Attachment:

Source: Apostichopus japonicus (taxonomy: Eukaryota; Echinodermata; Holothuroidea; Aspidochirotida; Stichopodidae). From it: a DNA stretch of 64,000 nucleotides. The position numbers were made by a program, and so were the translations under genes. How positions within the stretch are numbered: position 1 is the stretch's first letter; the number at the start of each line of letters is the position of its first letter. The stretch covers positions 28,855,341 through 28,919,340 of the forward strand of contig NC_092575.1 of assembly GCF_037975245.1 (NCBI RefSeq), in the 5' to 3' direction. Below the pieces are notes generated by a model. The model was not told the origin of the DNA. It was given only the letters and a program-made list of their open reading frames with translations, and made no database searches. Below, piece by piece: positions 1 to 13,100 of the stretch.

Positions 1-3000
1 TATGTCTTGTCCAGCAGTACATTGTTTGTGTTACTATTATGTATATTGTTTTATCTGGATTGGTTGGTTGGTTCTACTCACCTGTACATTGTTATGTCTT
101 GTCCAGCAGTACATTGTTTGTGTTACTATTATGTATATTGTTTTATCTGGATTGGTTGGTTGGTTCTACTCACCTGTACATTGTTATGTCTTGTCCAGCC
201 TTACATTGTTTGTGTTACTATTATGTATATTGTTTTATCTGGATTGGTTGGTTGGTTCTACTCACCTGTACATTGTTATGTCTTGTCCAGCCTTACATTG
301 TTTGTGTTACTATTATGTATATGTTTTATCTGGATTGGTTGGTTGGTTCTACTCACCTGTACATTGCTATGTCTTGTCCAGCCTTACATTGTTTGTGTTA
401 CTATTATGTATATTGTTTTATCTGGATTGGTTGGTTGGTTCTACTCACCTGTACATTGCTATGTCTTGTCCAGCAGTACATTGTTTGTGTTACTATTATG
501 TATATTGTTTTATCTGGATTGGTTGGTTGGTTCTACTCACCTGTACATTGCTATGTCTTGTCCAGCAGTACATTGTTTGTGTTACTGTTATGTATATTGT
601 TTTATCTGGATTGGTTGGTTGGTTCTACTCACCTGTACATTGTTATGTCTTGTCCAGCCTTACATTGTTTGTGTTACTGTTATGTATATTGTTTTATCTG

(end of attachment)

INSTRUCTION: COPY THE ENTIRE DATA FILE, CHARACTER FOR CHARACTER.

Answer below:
Source: Apostichopus japonicus (taxonomy: Eukaryota; Echinodermata; Holothuroidea; Aspidochirotida; Stichopodidae). From it: a DNA stretch of 64,000 nucleotides. The position numbers were made by a program, and so were the translations under genes. How positions within the stretch are numbered: position 1 is the stretch's first letter; the number at the start of each line of letters is the position of its first letter. The stretch covers positions 28,855,341 through 28,919,340 of the forward strand of contig NC_092575.1 of assembly GCF_037975245.1 (NCBI RefSeq), in the 5' to 3' direction. Below the pieces are notes generated by a model. The model was not told the origin of the DNA. It was given only the letters and a program-made list of their open reading frames with translations, and made no database searches. Below, piece by piece: positions 1 to 13,100 of the stretch.

Positions 1-3000
1 TATGTCTTGTCCAGCAGTACATTGTTTGTGTTACTATTATGTATATTGTTTTATCTGGATTGGTTGGTTGGTTCTACTCACCTGTACATTGTTATGTCTT
101 GTCCAGCAGTACATTGTTTGTGTTACTATTATGTATATTGTTTTATCTGGATTGGTTGGTTGGTTCTACTCACCTGTACATTGTTATGTCTTGTCCAGCC
201 TTACATTGTTTGTGTTACTATTATGTATATTGTTTTATCTGGATTGGTTGGTTGGTTCTACTCACCTGTACATTGTTATGTCTTGTCCAGCCTTACATTG
301 TTTGTGTTACTATTATGTATATGTTTTATCTGGATTGGTTGGTTGGTTCTACTCACCTGTACATTGCTATGTCTTGTCCAGCCTTACATTGTTTGTGTTA
401 CTATTATGTATATTGTTTTATCTGGATTGGTTGGTTGGTTCTACTCACCTGTACATTGCTATGTCTTGTCCAGCAGTACATTGTTTGTGTTACTATTATG
501 TATATTGTTTTATCTGGATTGGTTGGTTGGTTCTACTCACCTGTACATTGCTATGTCTTGTCCAGCAGTACATTGTTTGTGTTACTGTTATGTATATTGT
601 TTTATCTGGATTGGTTGGTTGGTTCTACTCACCTGTACATTGTTATGTCTTGTCCAGCCTTACATTGTTTGTGTTACTGTTATGTATATTGTTTTATCTG